Chueca is a small but lively neighborhood squeezed between Paseo de Recoletos to the east
and Calle de Fuencarral to the west. Its epicenter is Plaza de Chueca.
Plaza de Chueca is the centre of barrio activity. Cafes around the square set up tables when the
weather is nice. It's the see and be seen of Gay Madrid.
Bodega Angel Sierra is a classic in the square, keeping the flavour of a traditional tapas bar.
Chueca is full of restaurants, any type of cuisine, of style, different budgets, -and with surprisingly
affordable options. It's among the liveliest and cosmopolitan neighbourhood’s downtown,
and remarkably, the gay centre of Madrid and all of Spain. The "Barrio Rosa" (Pink Neighbourhood)
shines during Gay Pride every June with an extravagant parade and debaucherous street partying.
Chueca is the kind of neighbourhood perfect for strolling and stumbling upon attractive
establishments... Taste the forward-thinking, fusion cuisine of New York-style cafes along
calles Libertad and San Marcos (Cafe Diurno & Bazaar are two stand-outs).
Calle Fuencarral is a cool area for shopping, with the hippest shops: Diesel, Puma, Adidas,
Hoss; and calle Augusto Figueroa for top brands occasion shoes. In the Calles Almirante and
Prim, one can find some of Madrid's most chic fashion and shoe shops.
The entire district is peppered with lots of bars and clubs, both for gay and non-gay night life.
Chueca is also interesting in terms of architecture. In fact, it holds some of the most beautiful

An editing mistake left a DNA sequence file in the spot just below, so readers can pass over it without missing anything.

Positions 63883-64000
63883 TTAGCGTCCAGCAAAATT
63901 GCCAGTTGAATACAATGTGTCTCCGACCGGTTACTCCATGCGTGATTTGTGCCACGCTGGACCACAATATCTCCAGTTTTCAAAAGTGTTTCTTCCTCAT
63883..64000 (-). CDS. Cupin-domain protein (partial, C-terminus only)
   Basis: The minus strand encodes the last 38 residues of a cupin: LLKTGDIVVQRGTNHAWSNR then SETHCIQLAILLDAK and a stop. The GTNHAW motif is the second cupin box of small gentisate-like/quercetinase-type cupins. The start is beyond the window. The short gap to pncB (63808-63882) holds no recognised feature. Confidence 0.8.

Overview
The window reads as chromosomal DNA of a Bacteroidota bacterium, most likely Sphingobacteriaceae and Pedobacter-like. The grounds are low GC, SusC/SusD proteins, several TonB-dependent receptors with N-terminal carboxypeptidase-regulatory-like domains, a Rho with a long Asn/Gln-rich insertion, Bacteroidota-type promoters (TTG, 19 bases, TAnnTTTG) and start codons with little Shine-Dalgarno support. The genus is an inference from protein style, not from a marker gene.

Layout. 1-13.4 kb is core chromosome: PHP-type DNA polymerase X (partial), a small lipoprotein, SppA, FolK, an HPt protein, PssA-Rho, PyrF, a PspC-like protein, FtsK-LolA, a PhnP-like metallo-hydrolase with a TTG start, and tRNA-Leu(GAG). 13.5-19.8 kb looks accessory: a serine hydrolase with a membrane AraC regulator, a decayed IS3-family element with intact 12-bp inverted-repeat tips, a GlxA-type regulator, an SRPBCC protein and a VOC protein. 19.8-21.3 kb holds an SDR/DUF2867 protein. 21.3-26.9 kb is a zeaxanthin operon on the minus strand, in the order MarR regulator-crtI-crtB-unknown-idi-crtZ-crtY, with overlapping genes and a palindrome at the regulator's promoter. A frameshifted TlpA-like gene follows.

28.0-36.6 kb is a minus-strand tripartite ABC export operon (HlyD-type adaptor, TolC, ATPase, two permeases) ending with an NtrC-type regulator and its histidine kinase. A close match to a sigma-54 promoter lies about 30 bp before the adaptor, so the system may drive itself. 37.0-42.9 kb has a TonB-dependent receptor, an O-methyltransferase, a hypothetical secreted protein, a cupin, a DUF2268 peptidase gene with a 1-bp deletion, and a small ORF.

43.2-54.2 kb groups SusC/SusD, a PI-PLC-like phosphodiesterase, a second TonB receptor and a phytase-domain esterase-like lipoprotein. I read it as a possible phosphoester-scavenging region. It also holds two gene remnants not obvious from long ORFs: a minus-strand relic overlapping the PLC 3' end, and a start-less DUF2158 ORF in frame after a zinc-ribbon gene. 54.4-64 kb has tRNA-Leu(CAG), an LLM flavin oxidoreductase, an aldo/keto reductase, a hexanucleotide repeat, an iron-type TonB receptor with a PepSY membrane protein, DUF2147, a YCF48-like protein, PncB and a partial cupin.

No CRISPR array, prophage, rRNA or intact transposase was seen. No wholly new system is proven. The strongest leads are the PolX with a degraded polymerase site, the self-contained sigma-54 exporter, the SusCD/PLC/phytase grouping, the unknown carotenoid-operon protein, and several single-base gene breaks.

blocks in Madrid. Brightly-coloured facades and intricate iron balconies characterize these streets.
The modernization of Chueca
Where else in Madrid can you see senior citizens taking their toy-sized dogs for a walk on
the cobbled streets alongside gay couples who are heading for an after-work drink at a
neighbourhood bar? The centre of this barrio is Plaza de Chueca, where the metro stop of the
same name is a regular meeting place. The gradual transformation of the area can be seen in the modernization of its buildings and facilities, such as the Mercado de San Antón, which is now a
space with an art gallery and a bar with a terrace, but also still incorporates the meat and fish
stalls that have been around forever.
The gay community has revitalised what was considered quite the rundown neighbourhood
until recently. Bars, shops, nightclubs, restaurants, travel agencies, bookstores, and all kinds
of businesses now focus on the gay clientele that frequent the area, where the rainbow flag
flutters on plenty of balconies. So what you'll come across in Chueca is a traditional Madrid
neighbourhood in regards to its streets and architecture, but these traditional streets are filled
with open-minded and social people who want to enjoy their city to the fullest and treat it and
others with respect.
At night the festive atmosphere extends throughout the neighbourhood, even on weekdays.
Many of the bars stay open late into the night, and while most of the punters are gay, more
and more heteros are also going out to play in Chueca. Among the best-known clubs include
Black & White, Delirio, Why Not?, Truco, Fulanita de Tal and Long Play – the last of which is
huge, and so wildly popular in the area.
Gay Pride celebrations
If there's a celebration that has made Chueca famous, it's got to be the Gay Pride festivities,
which are on every year from late June or early July and attract proud party people from all
over the world. For about a week, you can drink and dance in the streets, and events and parties
take place in bars and clubs all over the barrio. The main attraction is the big parade that
features floats, drag queens and dancers giving it their all.
If you're not one for crowds, give Chueca a miss during the celebrations, because it's a time